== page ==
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Gravel Gear

Fabric Line-S Race Flat saddle review

This padded, snub-nosed saddle works particularly well for gravel riding and racing.

Review Rating


Wide-tail/snub-nose shape with full-length channel

Two width options

Soft but not spongy padding

Great price


The shape may not work well for everyone

Our Thoughts

I love the shape and long-term comfort and durability of the Specialized Power saddle. This Fabric model is similar — a little flatter, a little more padding — but costs significantly less. It’s an excellent saddle for gravel.

Size Reviewed








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Each saddle brand has its own story and fit classification, but the only thing that matters is whether or not the saddle shape works for you. As someone who owns five Specialized Power saddles (for use on personal and test bikes), I can tell you that the Fabric Line-S Race Flat shape works very well for me, especially for riding and racing gravel.

I mention the Power design because it’s well known, popular, and arguably to be credited for the recent bumper crop of snub-nosed saddles with wide tails and pressure-relief channels.

Fabric bonds the pad onto the base instead of wrapping it with a cover. The end result is clean visually, and the design allows for soft, uniform padding. Also, the cut-out channel works well when rotated forward. Photo: Ben Delaney

Fabric has three styles of saddles, based on torso position. The Radius is for the most upright, the Flat is for the most aggressive, and the Shallow is for positions in between. Within those three categories, Fabric has various saddles and price points.

The $100 Line-S Race Flat is the middle-price option for the Line-S shape. For $80 more you can get carbon rails and fewer grams; for $20 less you get chromoly rails and a few more grams. The flexible nylon-based and the bonded microfiber pad are the same.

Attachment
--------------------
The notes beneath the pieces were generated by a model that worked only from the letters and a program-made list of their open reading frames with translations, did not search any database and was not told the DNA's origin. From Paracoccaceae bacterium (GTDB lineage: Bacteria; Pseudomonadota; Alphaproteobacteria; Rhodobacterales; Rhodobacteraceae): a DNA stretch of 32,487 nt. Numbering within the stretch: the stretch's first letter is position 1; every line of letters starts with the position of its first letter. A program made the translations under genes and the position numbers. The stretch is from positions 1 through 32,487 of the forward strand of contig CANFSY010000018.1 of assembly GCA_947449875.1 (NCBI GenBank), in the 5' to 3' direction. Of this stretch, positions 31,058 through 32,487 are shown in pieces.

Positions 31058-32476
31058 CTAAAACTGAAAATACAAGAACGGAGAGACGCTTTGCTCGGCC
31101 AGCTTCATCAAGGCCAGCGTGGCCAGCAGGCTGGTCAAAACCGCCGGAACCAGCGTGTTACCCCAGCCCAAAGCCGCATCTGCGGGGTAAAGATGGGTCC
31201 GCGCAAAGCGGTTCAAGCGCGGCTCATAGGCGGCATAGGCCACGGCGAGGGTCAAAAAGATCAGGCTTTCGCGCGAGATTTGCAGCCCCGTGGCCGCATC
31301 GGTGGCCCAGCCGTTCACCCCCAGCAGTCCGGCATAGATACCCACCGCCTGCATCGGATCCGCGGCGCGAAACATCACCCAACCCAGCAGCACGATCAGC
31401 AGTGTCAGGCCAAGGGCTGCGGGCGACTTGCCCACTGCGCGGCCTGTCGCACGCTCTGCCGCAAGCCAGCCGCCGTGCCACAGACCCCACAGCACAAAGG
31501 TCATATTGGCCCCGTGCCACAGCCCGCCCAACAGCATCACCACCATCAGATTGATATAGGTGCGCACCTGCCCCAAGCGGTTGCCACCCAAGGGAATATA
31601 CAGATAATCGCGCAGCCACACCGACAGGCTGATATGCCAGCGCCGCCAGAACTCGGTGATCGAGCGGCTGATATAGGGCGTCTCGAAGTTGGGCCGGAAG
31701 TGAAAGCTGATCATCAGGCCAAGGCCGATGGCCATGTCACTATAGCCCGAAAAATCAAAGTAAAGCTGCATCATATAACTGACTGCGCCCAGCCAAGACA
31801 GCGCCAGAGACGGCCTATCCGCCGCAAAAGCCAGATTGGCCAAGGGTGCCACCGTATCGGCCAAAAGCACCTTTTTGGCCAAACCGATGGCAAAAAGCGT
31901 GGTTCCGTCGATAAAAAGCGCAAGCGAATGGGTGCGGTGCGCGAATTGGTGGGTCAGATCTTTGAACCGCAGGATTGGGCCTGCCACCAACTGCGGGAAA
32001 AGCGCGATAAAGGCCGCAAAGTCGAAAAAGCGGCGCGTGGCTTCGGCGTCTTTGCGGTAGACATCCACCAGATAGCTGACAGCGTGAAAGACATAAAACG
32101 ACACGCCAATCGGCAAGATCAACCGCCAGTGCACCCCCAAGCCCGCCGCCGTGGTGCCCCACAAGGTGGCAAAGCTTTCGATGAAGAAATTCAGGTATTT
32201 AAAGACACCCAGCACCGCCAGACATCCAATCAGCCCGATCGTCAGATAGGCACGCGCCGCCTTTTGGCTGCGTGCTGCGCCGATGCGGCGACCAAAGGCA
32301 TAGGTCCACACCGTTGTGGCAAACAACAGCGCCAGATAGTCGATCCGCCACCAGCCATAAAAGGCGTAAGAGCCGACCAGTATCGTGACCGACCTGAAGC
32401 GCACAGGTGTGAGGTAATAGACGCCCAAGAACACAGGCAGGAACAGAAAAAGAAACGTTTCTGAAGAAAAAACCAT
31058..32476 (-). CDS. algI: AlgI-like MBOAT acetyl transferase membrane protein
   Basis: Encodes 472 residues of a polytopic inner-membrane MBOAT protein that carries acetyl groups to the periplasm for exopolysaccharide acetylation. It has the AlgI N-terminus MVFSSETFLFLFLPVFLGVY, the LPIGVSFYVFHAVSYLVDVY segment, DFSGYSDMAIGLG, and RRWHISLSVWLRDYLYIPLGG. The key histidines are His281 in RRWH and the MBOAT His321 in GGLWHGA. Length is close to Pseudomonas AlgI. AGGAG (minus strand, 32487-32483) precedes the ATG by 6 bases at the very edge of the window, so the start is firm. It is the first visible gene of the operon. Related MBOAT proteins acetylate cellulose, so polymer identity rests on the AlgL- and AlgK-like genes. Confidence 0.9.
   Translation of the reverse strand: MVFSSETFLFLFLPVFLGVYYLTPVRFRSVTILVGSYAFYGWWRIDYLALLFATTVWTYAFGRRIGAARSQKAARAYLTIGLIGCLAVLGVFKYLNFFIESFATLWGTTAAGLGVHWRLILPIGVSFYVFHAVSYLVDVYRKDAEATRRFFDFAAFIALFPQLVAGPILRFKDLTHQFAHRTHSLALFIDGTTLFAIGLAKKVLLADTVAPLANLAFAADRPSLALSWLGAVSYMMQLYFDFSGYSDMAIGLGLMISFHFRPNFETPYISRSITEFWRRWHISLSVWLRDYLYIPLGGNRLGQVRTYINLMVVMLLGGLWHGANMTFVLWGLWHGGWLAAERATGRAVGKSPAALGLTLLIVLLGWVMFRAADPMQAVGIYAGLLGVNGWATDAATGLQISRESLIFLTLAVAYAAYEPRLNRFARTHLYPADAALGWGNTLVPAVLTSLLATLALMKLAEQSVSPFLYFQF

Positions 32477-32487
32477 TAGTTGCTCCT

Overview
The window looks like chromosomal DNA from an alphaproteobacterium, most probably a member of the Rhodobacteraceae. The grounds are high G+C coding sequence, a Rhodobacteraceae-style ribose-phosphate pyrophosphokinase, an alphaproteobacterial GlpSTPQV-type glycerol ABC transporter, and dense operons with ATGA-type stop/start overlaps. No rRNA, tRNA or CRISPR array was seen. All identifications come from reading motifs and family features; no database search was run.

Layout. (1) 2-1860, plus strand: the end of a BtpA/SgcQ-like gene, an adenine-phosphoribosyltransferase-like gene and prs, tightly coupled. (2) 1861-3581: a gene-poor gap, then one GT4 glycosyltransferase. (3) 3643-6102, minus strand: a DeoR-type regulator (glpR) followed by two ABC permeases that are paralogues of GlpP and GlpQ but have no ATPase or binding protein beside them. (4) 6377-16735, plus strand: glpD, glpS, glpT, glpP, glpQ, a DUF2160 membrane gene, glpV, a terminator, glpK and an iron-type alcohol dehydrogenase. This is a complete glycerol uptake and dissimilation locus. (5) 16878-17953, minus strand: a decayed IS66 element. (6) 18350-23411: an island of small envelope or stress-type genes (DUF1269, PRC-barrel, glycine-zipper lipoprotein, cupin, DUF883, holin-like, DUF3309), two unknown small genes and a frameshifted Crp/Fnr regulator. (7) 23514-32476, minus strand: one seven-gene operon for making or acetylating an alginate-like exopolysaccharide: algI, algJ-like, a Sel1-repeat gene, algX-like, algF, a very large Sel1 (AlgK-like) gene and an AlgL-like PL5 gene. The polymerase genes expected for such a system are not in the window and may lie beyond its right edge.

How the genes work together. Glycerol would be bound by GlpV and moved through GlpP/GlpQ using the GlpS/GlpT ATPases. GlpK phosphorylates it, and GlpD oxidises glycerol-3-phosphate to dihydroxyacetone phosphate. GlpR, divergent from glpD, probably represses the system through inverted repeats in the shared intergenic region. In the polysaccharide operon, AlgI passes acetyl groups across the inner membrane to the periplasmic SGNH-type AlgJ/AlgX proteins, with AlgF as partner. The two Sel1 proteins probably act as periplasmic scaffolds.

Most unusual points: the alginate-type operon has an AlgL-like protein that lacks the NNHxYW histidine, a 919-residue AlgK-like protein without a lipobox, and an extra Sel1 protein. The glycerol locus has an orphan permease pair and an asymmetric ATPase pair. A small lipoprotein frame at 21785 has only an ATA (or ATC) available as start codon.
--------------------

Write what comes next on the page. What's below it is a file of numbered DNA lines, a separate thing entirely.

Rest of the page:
For reference, the 143mm-width Specialized Power with titanium rails is 233g and $160. (The S-Works Power is $300 and the S-Works Power Mirror is $450.)

Typically, saddles are made by stretching a cover over the pad and then stapling that cover to the base. By bonding its pad to the base, Fabric claims it’s able to use a softer foam and achieve more uniform padding.

The saddle comes in two widths and three rail options. The carbon-rail model is lighter and costlier; the chromoly-rail is heavier and cheaper. Otherwise, they are the same. Photo: Ben Delaney

All I know, as I said above, is that the shape works for me and that I find that saddle to be very comfortable for just spinning along on the tops or hammering flat-out in the drops. Some saddles, particularly those without a cut-out, can be comfortable in one or the other position.

The Line-S Race Flat’s padding is softer than most ‘performance’ saddles, and I was initially worried that what felt nice 5 minutes in would cause issues 5 hours in, similar to how a super-padded chamois can feel nice initially but end up bunching and squirming. I rode the Belgian Waffle Ride Cedar City on this saddle and while my legs weren’t too happy after 144 mostly-gravel miles, my backside was just fine.

The saddle comes in 142mm or 155mm width options, and all three price/weight options.

If you’re into racing gravel or just like riding fast on roads that aren’t bowling-lane smooth, I heartily recommend this saddle.